Dressing Your Game In The Field

  • field dressing, game, hunting
  • NOTE: This article was originally published by Sportsman's News. Please visit their site for more great articles, information and videos on the outdoors.

    By Brad Lockwood

    As a young man growing up I really didn’t have a clue what beef, pork or lamb tasted like, the only meat that received the blessing on our dinner table had been harvested with dad’s good old 270 Winchester and I suspect that the entire Lockwood family tree had been raised on various protein provided by the Pennsylvania forest. With a heritage like that and the fact that Uncle Bob was the local butcher I guess I didn’t have much of a choice but to learn to process wild game the proper way.

    One thing we have always done, and you should do the same, is after recovering your animal remove the eternal organs as quickly as possible. There will be plenty of time for trophy pictures later! After an animal expires the fluids in the stomach and intestines will begin to permeate out through the thin organ lining and into your meat. Removing the organs quickly is a very important step in the proper care of your animal.  Now Uncle Bob would have a fit if you flipped open the back legs and stuck your knife into the belly of the animal.

    The first cut that you need to make when dressing an animal properly is to create a small 2” cut right at the base of the brisket or sternum of the animal. The reason we make the first cut here is because there are no GUTS there!


    Create a small 2” cut right at the base of the brisket or sternum of the animal

    The intestines and stomach of the animal are located down in the pelvis of the critter so you defiantly don’t want to stick your knife in there. The next step is to take your knife insert it into that incision and open the belly all the way down to the pelvis of the animal.

    This is where products like gut hooks and the newly designed gutting blade on the Outdoor Edge SwingBlade and Flip n' Zip knives make opening the belly easy, (uncle Bob wished he had one 50 years ago!) After you have the belly opened up and all the organs there so you can see what you’re doing, you need to decide if you want to take this animal to the taxidermist or just put him on the dinner table.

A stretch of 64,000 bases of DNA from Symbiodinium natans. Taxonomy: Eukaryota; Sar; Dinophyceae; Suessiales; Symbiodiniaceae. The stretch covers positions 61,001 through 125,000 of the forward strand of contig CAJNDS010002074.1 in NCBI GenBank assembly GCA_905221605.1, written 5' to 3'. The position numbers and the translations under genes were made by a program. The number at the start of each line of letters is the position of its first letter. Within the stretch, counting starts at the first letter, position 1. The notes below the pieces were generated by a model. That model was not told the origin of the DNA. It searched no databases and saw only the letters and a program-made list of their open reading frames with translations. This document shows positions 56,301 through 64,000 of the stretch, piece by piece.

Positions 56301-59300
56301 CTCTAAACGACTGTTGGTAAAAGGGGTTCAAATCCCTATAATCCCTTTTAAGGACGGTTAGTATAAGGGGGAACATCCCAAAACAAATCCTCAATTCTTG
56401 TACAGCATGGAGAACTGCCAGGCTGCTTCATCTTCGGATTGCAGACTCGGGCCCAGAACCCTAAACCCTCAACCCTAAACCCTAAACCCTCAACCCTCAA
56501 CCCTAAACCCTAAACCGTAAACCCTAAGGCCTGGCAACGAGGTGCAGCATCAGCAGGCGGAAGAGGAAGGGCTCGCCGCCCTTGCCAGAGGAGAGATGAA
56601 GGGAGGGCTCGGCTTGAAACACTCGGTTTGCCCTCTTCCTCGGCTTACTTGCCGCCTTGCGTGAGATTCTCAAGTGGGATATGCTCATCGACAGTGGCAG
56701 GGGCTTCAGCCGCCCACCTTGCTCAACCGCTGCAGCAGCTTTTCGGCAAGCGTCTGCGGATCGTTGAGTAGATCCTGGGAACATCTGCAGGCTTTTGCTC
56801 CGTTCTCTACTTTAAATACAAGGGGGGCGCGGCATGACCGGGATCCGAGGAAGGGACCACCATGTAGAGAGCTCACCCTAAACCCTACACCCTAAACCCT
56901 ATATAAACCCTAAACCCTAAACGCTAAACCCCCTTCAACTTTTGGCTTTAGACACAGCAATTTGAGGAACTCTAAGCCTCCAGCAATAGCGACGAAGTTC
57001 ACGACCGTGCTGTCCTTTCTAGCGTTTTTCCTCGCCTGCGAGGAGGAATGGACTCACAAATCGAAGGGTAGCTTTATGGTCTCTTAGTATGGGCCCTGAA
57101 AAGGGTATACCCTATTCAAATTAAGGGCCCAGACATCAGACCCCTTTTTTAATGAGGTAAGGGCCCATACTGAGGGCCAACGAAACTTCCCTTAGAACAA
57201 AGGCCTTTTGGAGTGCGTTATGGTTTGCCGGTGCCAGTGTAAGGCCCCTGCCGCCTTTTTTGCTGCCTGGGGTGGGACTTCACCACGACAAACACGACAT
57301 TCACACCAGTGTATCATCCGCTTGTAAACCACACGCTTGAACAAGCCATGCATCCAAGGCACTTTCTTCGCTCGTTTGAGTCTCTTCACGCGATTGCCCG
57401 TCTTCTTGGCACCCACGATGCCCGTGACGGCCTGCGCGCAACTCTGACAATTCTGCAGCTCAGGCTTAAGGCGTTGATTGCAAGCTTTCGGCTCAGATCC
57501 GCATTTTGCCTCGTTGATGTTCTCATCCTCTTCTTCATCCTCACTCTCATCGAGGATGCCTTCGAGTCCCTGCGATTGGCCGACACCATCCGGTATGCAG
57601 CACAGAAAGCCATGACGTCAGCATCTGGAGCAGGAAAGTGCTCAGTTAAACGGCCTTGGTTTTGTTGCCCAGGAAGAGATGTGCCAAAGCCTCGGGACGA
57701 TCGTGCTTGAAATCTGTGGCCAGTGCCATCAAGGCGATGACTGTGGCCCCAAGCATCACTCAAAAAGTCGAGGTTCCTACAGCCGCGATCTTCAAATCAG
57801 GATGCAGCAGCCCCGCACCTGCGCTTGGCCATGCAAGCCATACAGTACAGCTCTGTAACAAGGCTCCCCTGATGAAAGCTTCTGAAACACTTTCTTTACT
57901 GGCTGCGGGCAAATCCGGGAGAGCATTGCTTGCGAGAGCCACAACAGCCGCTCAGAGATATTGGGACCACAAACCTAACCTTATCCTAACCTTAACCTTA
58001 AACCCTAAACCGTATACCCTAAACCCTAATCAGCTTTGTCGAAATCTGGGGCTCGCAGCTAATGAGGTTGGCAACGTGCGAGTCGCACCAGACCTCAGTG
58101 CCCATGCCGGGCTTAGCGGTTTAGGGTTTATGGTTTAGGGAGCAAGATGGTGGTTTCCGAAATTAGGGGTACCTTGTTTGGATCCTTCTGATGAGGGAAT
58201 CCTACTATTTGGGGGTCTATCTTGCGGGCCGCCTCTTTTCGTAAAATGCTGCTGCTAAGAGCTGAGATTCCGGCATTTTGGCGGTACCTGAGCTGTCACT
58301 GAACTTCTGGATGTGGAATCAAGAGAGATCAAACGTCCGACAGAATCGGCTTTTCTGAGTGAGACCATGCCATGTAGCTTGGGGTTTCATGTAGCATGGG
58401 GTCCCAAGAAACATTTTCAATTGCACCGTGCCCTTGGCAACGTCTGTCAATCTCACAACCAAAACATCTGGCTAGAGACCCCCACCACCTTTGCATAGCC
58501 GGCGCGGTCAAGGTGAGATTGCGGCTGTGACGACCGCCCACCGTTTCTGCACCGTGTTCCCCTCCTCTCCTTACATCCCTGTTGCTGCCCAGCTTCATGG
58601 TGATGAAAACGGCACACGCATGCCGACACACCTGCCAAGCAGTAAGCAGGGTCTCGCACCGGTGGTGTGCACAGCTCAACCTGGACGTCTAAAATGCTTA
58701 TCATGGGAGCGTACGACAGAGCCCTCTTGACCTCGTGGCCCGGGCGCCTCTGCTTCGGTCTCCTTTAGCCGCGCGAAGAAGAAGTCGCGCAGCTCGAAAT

The intestines and stomach of the animal are located down in the pelvis so you defiantly don’t want to stick your knife in there. 
    Take your knife insert it into that incision and open the belly all the way down to the pelvis of the animal.

    If another head on the wall is out of the question then take your gutting blade and split the hide from the brisket up to the base of the neck.

    Now you are ready to saw through the brisket bone of the animal. Never saw through the hair and push contaminates into the meat of your game animal.

    Always split the hide with a knife before using your saw. However, if you are going to take your trophy to the taxidermist, then be sure not to split the brisket of the animal. They will need this area free from any holes in the hide to ensure that you will receive a quality mount.  The difficult part of field dressing an animal without splitting the brisket is how do I get the lungs and heart out of the chest cavity safely? First push the stomach to the side and cut the diaphragm of the animal on one side.


    Using a saw, cut through the exposed brisket bone.